The Evidence Does Not Lie!!!!

Červenec 2006


27. července 2006 v 13:11 | Kačenka |  Procedures
Detects the absence or presence of drugs, chemicals, gases, metals, and other toxins in blood, body fluids, and tissues. Can be used to determine cause of death, a person's use of drugs/chemicals, or even an explanation of behavior.
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Vacuum metal deposition

27. července 2006 v 13:08 | Kačenka |  Procedures
Highly sensitive fingerprint detection process whereby small quantities of first gold and the zinc are condensed onto a sample in a vacuum chamber. Gold provides a background onto which the zinc can condense and twi metal react with the lipid residues present in a fingerprint sample. The resulting image is then photographed. This process can raise old fingerprints, even up to 20 years old. It is most effective on smooth, non-porous surfaces, such as plastic, polyethylene, and glass. By some accounts, it can develop 100 percent more prints than Small Particle Reagent (SPR).
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Video spectral analysis

27. července 2006 v 12:56 | Kačenka |  Procedures
Using a video spectral comparator to reveal otherwise invisible marks, alterations and security devices on documents.
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27. července 2006 v 12:54 | Kačenka |  Procedures
Minimally invasive autopsy using radiological imaging methods (such as MRI, CT), 3-D optical measuring techniques and photogrammetry to produce accurate geometric representation of body surface and interior; "virtual autopsy".
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Voice analysis

27. července 2006 v 12:52 | Kačenka |  Procedures
Creating a sound spectograph or voiceprint that can be used to establish idetity.
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27. července 2006 v 12:51 | Kačenka |  Procedures
Survey conducted initially and at the end of a crime scene investigation. Initially, to evaluate the scene, determine required resources, and idetify potential evidence; finally, to ensure that the investigation has been completed.
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Dr. Albert Robbins

6. července 2006 v 19:18 | Kačenka |  Characters
Born to a single mother in an era when everyone came from a two-parent household, Albert Robbins spent his life as an underdog. Spurned by his peers, he took solace in books from an early age, discovering an aptitude for academia. His mother worked as a nurse, so Robbins spent most nights in the local hospital. The doctors and nurses unofficially adopted him, and they not only gave him free reign of the premises, they allowed him to assist in any number of activities the chronically short-handed facility required. From stocking shelves as a ten-year-old to assisting in simple surgeries as a teenager, Robbins knew more about the hospital that some of the doctors who worked there.
After completing his residency at Johns Hopkins, Al Robbins opened a clinic in the then-run-down inner harbor area of Baltimore. He worked as a general practitioner for twenty years before the chronic budget shortfalls and the predatory practices of the newly powerful HMOs forced him to close the clinic's doors. Strictly out of academic curiosity, he became an Assistant Coroner for the Arlington, Virginia police department, when he worked his way up to Coroner in teo years.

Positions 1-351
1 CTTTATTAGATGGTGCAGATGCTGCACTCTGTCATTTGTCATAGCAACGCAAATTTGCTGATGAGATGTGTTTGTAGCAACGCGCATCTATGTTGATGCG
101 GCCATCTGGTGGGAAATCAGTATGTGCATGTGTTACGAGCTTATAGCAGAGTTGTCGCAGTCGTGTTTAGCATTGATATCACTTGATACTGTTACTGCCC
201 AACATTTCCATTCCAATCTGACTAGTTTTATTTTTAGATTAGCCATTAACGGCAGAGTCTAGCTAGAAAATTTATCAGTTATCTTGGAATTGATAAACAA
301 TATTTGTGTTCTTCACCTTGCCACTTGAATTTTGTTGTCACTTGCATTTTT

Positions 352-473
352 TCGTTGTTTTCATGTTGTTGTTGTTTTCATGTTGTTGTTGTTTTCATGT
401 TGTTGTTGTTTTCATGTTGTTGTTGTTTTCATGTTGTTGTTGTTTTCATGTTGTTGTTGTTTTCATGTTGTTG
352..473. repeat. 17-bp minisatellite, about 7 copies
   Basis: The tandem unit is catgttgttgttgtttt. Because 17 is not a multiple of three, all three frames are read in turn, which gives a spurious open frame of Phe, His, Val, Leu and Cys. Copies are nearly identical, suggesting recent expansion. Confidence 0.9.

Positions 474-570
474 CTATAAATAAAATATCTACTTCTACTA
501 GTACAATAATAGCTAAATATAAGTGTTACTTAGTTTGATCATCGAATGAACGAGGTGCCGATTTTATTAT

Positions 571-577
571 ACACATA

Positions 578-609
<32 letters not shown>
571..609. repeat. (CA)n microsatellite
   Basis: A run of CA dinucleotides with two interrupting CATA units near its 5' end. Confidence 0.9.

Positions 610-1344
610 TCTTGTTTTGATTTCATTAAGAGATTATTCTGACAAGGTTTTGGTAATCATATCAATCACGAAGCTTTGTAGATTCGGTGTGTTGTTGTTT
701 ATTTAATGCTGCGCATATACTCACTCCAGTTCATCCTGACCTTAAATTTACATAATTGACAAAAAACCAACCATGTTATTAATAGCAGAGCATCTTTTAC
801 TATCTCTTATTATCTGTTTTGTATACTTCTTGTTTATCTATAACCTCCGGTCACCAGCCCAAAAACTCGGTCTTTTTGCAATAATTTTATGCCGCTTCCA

Many years of fighting the good fight eventually left him drained, and after shifting into what felt like a natural career change for him (medicine is all about life and death), he and his wife and their three children packed up and moved to Las Vegas. He's free to pursue his own interests, both at work and at home, and that's the way he likes it right now. His medical carrer has somewhat followed the path he envisiomed for himself, but his personal life has far exceeded his wildest expectations. his wife and children have replaced books as the center of his life, and nothing will ever change that.
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Capt. Jim Brass

6. července 2006 v 19:00 | Kačenka |  Characters
Jim Brass was born into a middle class family in Newark. When the riots hit in the mid - sixties, Brass was in college. Something about the injustice made him decide on a career in law enforcement. He approached his job with the zeal of a reformer, and at first he gained much notoriety for his tenacious investigative style. Unfortunately, tenacious investogators tend to be indiscriminate. When they see someone do something wrong, they go after the crime, even if the criminals are cops, and that's what happened to Brass. He became a Serpico-like figure in New Jersey. He cleaned up the department, but the effort cost him his marriage and what little relationship he had with his daughter. When the dust cleared, Brass headed for Second Chance City, landing at CSI. He could get his fix of the investogative process without having to expend any personal capital. His life gently slid into strip bars and J.
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